On July 14th the French celebrate Bastille Day, marking the end of Monarchy and the beginning of the French Revolution. The storming of the Bastille launched France's establishment as a nation of liberty.

Okay. So perhaps we are still a bit miffed. The French are not the allies they once were (to put it mildly). But please, Mon Amis, let us not be political here.

We are here to talk about food, glorious food, and surely you will admit that it is somewhat difficult for a serious cook to totally ignore the culinary contributions of la belle cuisine of France over the centuries.
I worked in France for a couple of years when I began my culinary career and one of my fondest memories {the only fond memory!} was in the French Alps. We would Ski to our nearest neighbors and have an aperitif before dinner, now these were simple farming folk nothing like the Parisians and they would offer us a Kir, which is white wine with Cassis added to it and usually a little snack like French bread, some cheese or saucisson (French large, dry-filled sausage with peppercorns studded through it}

One day our neighbor had made a potato gratin with the milk from his goats and sitting by his homemade fire drinking the wine and slobbering down this peasant potato dish was better than any 5 star restaurants on the Champs-Élysées.

(Le Gratin des Gratins)

I am sure that if you polled a hundred Frenchmen, each one would have a strong opinion on the ‘best’ potato gratin. Well, for me the ‘best’ is the one I just told you about. This recipe brings up the ever-present question of ‘to wash or not to wash.’ {I am talking about the potatoes here not the infamous French lack of hygiene!} There are those who believe that all potatoes should be rinsed of starch, which on its own does not have a pleasing flavor. Others enjoy the earthiness the starch imparts. Since you’re the cook, you can have it your way. Or try the recipe both ways and see which is closer to your own taste.

The actual name for this potato gratin called "gratin dauphinois", very famous in the Grenoble region where it comes from (an hour east of Lyon, at the foot of the Alps). Purists would argue that this isn't a "true" gratin dauphinois because I am using cheese, which would make this dish a "gratin Savoyard" (from Savoie region, just north of Dauphiné) but whatever. It tastes great!


Equipment: One oval baking dish (about 9 x 13 inches)
Yield: 6 to 8 servings

3 pounds baking potatoes, such as Idaho Russets
1 quart whole milk {or if you can get goats milk, use it}
Bouquet garni: {several parsley stems, celery leaves, and sprigs of thyme, wrapped in the green part of a leek and securely fastened with cotton twine}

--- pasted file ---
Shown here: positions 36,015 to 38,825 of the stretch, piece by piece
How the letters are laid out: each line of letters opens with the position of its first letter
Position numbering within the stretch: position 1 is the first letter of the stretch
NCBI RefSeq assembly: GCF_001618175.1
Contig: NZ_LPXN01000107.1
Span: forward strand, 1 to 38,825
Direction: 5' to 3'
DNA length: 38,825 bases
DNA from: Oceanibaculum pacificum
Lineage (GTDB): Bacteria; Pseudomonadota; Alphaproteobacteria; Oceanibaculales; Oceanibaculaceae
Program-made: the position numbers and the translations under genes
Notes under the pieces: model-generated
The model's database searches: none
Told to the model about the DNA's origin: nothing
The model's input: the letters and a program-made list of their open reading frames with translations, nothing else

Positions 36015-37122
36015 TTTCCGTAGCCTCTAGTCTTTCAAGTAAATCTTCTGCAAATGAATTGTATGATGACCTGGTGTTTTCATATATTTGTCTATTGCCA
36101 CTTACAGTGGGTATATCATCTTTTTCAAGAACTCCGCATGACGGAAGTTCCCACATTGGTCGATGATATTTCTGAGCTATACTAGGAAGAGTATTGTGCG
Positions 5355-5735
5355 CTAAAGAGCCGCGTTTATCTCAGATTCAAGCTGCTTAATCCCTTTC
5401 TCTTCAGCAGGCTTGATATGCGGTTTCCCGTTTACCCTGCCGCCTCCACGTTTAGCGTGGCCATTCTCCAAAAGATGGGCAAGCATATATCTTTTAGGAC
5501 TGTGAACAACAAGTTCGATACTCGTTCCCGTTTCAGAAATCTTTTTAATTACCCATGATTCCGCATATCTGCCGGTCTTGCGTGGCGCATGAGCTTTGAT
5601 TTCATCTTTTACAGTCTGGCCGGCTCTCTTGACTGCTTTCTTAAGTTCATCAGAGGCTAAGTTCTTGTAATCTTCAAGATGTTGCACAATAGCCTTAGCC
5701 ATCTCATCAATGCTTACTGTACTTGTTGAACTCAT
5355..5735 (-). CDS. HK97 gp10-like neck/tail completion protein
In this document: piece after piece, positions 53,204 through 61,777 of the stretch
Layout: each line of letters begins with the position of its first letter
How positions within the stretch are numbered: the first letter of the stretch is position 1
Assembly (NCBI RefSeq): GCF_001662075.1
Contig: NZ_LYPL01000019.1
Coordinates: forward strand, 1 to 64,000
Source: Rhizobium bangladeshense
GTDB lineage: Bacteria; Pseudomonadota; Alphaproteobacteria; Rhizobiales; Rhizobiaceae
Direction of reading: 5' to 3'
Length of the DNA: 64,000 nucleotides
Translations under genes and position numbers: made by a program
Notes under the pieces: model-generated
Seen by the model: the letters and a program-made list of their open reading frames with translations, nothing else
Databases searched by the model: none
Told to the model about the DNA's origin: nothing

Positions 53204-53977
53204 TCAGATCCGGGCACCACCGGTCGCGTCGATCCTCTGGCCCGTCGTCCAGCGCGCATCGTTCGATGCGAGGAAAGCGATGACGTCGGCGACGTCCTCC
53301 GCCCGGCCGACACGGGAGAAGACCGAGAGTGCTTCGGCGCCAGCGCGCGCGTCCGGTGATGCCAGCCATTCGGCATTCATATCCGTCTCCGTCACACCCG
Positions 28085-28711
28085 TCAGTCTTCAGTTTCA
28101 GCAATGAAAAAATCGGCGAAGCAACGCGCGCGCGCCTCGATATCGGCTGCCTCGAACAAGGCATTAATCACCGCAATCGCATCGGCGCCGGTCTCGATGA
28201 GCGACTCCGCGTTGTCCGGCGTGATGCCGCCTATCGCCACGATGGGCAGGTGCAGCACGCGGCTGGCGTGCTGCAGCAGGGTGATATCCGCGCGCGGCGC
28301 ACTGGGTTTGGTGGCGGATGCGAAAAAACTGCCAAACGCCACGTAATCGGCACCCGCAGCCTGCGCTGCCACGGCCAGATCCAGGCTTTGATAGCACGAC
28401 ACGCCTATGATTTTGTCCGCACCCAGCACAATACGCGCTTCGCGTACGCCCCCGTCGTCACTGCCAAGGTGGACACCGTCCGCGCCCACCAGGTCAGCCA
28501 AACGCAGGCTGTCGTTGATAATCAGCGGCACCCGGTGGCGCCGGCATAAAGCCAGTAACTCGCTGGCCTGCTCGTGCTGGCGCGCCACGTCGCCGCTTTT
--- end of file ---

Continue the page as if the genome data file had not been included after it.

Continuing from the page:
Freshly grated nutmeg to taste
Sea salt to taste
2 tablespoons unsalted butter
1 cup heavy cream
2 cups freshly grated imported Gruyère cheese
Freshly ground white pepper to taste
1 plump fresh garlic clove, halved lengthwise


Preheat the oven to 375 degrees F.
Peel and thinly slice the potatoes. If desired, rinse the potatoes to rid them of starch. Dry thoroughly in a thick towel.
In a large saucepan, combine the potatoes, milk, bouquet garni, nutmeg, salt, and 1 tablespoon of the butter, and bring to boil over moderately high heat. Stir occasionally to prevent the potatoes from sticking to the bottom of the pan. Reduce the heat to moderate and cook, stirring occasionally, until the potatoes are tender but not falling apart, about 10 minutes.

Prepare the topping:

In a medium-size bowl, combine ½ cup of the cream and 1 cup of the cheese, and stir to blend. Set aside.
Rub the bottom of the baking dish with the garlic and the remaining 1 tablespoon butter. With a slotted spoon, transfer half the potatoes to the baking dish. Sprinkle with additional nutmeg, pepper, the remaining ½ cup cream, and the remaining 1 cup cheese. Cover with the remaining potatoes and sprinkle again with nutmeg and pepper. Cover with the reserved topping. Discard the milk and the bouquet garni.
Place the baking dish in the center of the oven and bake until the potatoes are crisp and golden on top, about 1 hour.
Serve immediately.

A Touch of Garlic

To some cooks, the idea of rubbing a baking dish with a halved clove of garlic, then discarding the garlic, seems like a waste of time. The trick is to rub the bottom of the dish vigorously and thoroughly, so that the clove of garlic all but falls apart and seems to disappear, totally impregnating the baking dish with its essence. As the gratin bakes, the garlic gently flavors the potatoes and milk, adding that essential touch of extra seasoning.


Q: How do you get a French waiter's attention?
A: Start ordering in German.

Bon appétit!